I use PostgreSQL 12 to store my raw data and ElasticSearch as the datawarehouse for reports.
It happens that there are situations with
JOIN (eg, data that exists in one table but does not exist in another) ElasticSearch not attending me, having to make queries that return a large number of results directly in PostgreSQL.
Many years ago I worked with a
SELECT <column1, column2> FROM <table> WHERE <conditions>; totally without
OFFSET, this caused my database to have a high load, taking up a lot of memory to return the results and my web server couldn't handle the amount of data that was returned, crashing (memory limit overflow, for example).
To solve this, I started working with a paging system, bringing in a limited number of records and paging the results with LIMIT and a condition to display the records below the last record of the previous query.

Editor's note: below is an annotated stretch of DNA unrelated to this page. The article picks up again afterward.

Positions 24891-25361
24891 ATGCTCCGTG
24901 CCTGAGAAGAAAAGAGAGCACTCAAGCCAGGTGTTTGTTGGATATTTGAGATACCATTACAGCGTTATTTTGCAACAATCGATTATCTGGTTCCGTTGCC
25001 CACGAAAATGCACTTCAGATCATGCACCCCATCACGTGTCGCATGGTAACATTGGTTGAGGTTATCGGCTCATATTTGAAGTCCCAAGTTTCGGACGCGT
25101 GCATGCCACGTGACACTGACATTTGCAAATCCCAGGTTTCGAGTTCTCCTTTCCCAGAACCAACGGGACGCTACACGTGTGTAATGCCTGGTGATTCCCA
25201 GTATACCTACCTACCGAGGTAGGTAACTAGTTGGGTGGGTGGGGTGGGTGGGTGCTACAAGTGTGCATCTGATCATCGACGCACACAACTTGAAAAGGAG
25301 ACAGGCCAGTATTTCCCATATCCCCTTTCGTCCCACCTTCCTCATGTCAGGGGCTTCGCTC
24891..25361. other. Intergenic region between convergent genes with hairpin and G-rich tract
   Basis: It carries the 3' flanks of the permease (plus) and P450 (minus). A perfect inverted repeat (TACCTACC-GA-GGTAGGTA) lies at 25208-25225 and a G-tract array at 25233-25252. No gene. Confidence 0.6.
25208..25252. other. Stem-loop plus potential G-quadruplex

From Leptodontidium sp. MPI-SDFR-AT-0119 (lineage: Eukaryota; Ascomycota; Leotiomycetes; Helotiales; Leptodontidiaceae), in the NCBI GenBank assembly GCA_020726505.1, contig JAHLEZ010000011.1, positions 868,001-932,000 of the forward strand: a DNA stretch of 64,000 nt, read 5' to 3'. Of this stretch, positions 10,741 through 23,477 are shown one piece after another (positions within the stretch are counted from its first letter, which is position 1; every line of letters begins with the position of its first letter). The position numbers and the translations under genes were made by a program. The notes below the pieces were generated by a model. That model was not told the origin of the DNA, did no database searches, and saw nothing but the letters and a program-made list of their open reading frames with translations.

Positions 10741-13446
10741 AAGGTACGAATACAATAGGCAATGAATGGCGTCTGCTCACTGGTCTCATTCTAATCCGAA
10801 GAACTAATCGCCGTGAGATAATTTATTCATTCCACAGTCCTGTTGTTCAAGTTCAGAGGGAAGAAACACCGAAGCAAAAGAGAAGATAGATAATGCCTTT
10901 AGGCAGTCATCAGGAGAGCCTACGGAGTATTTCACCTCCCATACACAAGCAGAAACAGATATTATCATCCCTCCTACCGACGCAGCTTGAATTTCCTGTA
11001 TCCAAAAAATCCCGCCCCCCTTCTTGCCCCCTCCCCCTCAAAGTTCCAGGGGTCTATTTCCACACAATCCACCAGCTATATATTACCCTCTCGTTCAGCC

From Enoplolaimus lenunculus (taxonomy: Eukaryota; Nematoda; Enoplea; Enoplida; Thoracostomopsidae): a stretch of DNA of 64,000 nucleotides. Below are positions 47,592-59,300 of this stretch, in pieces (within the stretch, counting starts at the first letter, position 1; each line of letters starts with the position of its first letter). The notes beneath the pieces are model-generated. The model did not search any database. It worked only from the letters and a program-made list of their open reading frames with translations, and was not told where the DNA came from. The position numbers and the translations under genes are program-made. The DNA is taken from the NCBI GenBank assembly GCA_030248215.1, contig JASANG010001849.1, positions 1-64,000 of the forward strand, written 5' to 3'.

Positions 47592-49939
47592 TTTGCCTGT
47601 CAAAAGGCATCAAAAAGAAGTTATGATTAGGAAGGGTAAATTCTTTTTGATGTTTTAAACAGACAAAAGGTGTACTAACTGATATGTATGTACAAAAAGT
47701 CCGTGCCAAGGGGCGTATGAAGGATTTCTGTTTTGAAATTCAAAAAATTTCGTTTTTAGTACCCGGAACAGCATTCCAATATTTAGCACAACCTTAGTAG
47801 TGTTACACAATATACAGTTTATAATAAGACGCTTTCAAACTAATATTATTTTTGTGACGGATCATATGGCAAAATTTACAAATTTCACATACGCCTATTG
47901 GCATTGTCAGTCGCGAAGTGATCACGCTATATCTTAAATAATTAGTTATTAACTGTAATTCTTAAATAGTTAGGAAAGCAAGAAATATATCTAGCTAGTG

-- 1st Query
SELECT <column1, column2> FROM <table> WHERE <conditions> LIMIT 512;
-- 2nd Query
SELECT <column1, column2> FROM <table> WHERE <conditions> AND id < last_id_query_1 LIMIT 512;
-- 3rd Query
SELECT <column1, column2> FROM <table> WHERE <conditions> AND id < last_id_query_2 LIMIT 512;
In my opinion this method does not seem to be very good.
CURSORS it seems that it does something similar, but using only one search. And several sites say that it performs much better than
Is this kind of statement true or is the current way I work also good?
As I cannot perform an
EXPLAIN ANALYZE at each
FETCH of the
CURSOR, I have no way of actually analyzing whether it is faster and has better performance.